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Farmers get chance for more input on produce rules

Sean Ellis

Capital Press

FDA officials have agreed to allow farmers to submit additional comment on proposed new produce safety rules. But they have stopped short of saying there will be an official second public comment period.

The public comment period for the Food and Drug Administration’s proposed produce safety rules ended Nov. 22, but agency officials have agreed to provide additional opportunity for farmers to offer input before the rules are finalized.

However, it’s not clear yet whether that means a formal second comment period, according to Rep. Greg Walden, R-Ore., and Rep. Doc Hastings, R-Wash., who met with top FDA officials Nov. 13 in Washington, D.C.

After visiting Pacific Northwest farms in August to speak directly with producers who are concerned about the proposed rules, FDA Deputy Commissioner for Food Mike Taylor said the rules would be altered.

A growing list of groups and farmers are asking for a second comment period before the rules are finalized.

“They said there would be an opportunity for people to see the proposed final rule and there would be time for them to weigh in on it,” Walden said. “But they stopped short of saying there would be a formal second comment period.”

Shelly Burgess, FDA team leader for food, said the agency would do “whatever is needed to get these rules right.”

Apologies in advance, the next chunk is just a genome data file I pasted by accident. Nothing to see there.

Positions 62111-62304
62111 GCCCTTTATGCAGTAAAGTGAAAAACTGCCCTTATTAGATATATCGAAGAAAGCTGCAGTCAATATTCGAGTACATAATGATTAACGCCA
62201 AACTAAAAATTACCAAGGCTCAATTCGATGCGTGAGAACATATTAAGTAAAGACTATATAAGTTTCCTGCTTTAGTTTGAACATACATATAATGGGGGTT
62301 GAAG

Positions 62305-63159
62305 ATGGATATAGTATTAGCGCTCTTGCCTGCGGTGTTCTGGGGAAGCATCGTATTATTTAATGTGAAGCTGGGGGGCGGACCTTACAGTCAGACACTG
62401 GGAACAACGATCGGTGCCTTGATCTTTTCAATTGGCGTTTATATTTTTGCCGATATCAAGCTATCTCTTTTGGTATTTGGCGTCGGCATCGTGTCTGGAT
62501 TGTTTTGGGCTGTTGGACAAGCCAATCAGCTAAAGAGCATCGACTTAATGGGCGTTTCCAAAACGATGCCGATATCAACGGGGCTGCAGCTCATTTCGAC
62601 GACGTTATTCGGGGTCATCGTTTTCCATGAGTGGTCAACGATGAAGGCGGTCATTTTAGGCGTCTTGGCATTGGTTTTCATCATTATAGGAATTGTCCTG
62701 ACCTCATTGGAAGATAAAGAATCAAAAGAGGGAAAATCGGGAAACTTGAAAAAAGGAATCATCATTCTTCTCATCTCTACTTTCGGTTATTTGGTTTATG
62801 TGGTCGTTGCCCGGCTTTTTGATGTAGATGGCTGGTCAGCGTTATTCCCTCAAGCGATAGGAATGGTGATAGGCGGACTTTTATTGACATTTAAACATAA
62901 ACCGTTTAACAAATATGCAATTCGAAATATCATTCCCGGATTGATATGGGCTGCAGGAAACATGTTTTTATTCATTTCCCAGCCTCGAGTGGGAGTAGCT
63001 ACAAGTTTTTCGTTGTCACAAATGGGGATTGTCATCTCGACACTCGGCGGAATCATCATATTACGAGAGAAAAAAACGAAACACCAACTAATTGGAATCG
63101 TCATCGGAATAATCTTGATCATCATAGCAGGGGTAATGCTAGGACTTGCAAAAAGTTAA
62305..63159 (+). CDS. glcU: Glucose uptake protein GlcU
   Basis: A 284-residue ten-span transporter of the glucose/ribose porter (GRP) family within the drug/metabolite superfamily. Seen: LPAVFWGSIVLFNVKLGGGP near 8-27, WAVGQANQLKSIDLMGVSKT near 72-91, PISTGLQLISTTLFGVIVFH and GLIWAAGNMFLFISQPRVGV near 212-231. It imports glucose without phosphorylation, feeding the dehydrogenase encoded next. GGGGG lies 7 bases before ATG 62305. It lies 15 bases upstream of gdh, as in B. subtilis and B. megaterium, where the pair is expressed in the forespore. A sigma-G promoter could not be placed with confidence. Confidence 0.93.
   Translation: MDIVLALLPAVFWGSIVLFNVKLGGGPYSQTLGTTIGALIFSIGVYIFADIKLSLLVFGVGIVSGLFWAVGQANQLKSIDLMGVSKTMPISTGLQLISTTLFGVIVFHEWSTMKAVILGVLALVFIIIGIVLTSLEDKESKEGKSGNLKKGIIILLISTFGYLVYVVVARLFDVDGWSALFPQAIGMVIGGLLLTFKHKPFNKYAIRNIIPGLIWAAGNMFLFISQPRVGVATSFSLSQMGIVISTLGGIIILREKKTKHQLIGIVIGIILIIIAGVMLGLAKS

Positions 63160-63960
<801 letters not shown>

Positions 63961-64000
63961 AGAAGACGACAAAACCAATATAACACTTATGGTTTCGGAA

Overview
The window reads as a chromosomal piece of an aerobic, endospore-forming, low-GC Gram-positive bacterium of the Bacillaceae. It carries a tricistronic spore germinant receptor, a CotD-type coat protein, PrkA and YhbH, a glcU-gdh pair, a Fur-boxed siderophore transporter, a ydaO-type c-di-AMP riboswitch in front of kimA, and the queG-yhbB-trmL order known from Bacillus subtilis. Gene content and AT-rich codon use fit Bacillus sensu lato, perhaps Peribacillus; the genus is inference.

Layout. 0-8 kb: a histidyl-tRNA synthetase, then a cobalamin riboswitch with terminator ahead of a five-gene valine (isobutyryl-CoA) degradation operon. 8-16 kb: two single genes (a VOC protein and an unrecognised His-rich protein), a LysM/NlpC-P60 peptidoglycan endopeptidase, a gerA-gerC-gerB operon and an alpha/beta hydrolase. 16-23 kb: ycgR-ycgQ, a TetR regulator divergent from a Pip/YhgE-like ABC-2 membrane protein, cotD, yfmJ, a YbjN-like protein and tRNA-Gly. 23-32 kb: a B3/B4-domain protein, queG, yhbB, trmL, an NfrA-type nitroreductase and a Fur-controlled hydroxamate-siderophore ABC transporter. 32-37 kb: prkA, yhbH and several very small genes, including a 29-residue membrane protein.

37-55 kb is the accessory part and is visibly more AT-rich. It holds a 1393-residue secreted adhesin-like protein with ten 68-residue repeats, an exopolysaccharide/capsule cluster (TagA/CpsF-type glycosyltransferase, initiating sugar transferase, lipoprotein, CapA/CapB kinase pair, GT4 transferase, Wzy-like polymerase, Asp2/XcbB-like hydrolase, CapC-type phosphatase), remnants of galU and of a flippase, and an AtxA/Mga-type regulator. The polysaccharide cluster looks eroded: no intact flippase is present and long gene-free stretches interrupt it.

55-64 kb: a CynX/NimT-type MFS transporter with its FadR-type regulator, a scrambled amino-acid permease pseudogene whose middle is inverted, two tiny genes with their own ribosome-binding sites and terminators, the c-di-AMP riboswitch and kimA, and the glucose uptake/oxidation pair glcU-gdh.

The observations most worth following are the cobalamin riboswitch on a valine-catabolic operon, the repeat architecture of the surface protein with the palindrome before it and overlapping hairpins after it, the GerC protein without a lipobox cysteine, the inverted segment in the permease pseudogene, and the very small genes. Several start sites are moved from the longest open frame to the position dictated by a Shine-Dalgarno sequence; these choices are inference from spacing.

United Fresh Produce Association, which serves companies throughout the fresh produce supply chain, submitted 100 pages of comments on the proposed rules, including a request for a second comment period.

United’s comments are intended to give FDA officials the best real-world information about industry practices and how the rules can enhance public safety without adding unnecessary burdens that could drive producers and distributors out of business, said David Gombas, the group’s senior vice president of food safety.

“We want to ensure FDA established food safety provisions that reflect (the Food Safety and Modernization Act’s) risk-based, scientific approach, recognizing the diversity of fruit and vegetable production,” he said.

Walden was encouraged by the meeting with FDA officials.

“They said they’re not looking to issue a one-size-fits all rule. To me, that’s encouraging,” he said. “I felt like they better understood the impact the draft rule would have on American farmers.”

Walden and Hastings said they have heard from numerous farmers who are concerned about the rules, which include a weekly water testing requirement that would limit how much bacteria can be detected in irrigation water.

Onion growers and other farmers in the region say the surface water they use for irrigation can’t meet the bacteria requirements.

FDA’s proposed rules are unworkable in areas like central Washington that rely on open ditch irrigation, Hastings said.

“It only makes sense that the FDA take into account the different ways produce, including apples, pears and cherries, is grown and harvested,” he said. “I am pleased that … Taylor pledged to provide growers another opportunity to provide input before any final rule is implemented.”



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